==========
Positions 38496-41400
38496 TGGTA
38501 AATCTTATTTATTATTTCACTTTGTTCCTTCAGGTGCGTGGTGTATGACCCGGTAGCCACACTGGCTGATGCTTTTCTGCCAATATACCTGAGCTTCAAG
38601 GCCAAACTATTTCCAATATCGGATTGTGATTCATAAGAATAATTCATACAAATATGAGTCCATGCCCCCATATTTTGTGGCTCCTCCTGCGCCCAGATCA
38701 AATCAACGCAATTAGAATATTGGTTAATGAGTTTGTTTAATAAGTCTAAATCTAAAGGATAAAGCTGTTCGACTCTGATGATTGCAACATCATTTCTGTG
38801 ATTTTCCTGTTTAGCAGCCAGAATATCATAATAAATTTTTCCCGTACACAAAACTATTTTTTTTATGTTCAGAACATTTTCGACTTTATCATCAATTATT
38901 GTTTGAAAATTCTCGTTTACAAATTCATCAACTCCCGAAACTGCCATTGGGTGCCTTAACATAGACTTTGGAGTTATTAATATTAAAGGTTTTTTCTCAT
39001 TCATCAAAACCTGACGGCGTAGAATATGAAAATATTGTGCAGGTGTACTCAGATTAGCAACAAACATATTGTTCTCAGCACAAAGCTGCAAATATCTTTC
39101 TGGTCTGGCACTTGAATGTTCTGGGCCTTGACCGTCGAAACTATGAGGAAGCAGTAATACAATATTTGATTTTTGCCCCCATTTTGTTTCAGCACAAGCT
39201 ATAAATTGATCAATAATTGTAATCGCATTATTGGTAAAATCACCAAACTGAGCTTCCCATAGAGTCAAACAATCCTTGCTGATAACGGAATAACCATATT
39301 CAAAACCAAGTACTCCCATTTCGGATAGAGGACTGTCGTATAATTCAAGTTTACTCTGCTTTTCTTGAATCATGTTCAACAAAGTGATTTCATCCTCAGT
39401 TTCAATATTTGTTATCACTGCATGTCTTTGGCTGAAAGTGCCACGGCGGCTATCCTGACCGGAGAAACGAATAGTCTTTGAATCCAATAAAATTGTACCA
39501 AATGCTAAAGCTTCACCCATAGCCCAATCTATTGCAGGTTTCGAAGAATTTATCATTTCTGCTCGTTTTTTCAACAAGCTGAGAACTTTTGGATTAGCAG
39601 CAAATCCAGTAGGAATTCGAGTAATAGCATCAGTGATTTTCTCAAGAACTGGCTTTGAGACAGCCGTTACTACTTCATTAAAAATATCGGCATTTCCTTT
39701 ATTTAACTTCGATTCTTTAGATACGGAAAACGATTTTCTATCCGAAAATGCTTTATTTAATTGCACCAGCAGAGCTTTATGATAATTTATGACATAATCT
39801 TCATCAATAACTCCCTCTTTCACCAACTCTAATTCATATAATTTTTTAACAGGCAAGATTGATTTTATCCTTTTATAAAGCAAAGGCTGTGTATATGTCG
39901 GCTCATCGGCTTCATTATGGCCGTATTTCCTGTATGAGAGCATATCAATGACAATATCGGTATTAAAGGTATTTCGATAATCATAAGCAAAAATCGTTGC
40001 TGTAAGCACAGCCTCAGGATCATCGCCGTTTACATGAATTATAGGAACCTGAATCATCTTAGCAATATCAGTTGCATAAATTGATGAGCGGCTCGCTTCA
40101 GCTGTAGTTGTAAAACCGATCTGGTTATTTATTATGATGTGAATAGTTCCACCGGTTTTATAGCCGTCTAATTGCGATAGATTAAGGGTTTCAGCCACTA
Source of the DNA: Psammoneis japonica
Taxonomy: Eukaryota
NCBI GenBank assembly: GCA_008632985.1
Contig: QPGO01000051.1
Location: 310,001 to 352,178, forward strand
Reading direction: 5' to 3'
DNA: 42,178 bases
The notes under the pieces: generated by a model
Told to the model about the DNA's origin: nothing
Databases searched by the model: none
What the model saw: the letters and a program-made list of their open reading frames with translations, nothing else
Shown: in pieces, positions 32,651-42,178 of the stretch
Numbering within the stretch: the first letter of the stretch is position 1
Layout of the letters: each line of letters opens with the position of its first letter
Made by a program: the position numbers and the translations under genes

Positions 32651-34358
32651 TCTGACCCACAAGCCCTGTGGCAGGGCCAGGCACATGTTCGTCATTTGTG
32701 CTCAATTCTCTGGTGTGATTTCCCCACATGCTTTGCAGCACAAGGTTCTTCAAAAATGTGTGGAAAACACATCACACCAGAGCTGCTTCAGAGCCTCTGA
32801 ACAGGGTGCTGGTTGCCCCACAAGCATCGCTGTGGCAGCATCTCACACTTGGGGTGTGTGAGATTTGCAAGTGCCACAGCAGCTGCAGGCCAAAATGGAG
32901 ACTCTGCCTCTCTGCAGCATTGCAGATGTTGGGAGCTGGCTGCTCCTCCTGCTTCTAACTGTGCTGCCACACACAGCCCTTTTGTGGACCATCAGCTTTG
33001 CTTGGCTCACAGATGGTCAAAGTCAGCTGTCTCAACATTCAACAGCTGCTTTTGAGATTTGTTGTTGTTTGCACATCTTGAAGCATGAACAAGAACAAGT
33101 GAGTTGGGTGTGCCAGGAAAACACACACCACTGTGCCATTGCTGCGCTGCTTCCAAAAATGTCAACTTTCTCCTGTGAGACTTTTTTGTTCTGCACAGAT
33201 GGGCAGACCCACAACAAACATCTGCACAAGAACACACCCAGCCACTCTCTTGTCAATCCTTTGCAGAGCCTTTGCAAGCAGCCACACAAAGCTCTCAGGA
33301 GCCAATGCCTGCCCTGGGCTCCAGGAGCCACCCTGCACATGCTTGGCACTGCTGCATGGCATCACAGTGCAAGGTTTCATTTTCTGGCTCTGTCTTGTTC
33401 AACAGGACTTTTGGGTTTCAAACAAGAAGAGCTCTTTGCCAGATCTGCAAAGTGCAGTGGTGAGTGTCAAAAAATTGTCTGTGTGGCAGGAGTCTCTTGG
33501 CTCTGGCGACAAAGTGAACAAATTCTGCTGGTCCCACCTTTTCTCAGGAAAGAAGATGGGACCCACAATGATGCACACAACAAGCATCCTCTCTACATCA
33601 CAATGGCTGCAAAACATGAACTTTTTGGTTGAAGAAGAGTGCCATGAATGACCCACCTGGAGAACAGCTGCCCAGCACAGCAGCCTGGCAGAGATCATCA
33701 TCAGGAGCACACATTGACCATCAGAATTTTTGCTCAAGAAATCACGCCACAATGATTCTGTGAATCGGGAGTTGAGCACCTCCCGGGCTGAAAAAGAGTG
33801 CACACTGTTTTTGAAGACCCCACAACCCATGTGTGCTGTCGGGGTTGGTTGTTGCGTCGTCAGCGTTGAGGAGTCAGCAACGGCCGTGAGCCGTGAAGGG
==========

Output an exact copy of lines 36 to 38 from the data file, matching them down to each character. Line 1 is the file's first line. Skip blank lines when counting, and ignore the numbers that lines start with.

32651 TCTGACCCACAAGCCCTGTGGCAGGGCCAGGCACATGTTCGTCATTTGTG
32701 CTCAATTCTCTGGTGTGATTTCCCCACATGCTTTGCAGCACAAGGTTCTTCAAAAATGTGTGGAAAACACATCACACCAGAGCTGCTTCAGAGCCTCTGA
32801 ACAGGGTGCTGGTTGCCCCACAAGCATCGCTGTGGCAGCATCTCACACTTGGGGTGTGTGAGATTTGCAAGTGCCACAGCAGCTGCAGGCCAAAATGGAG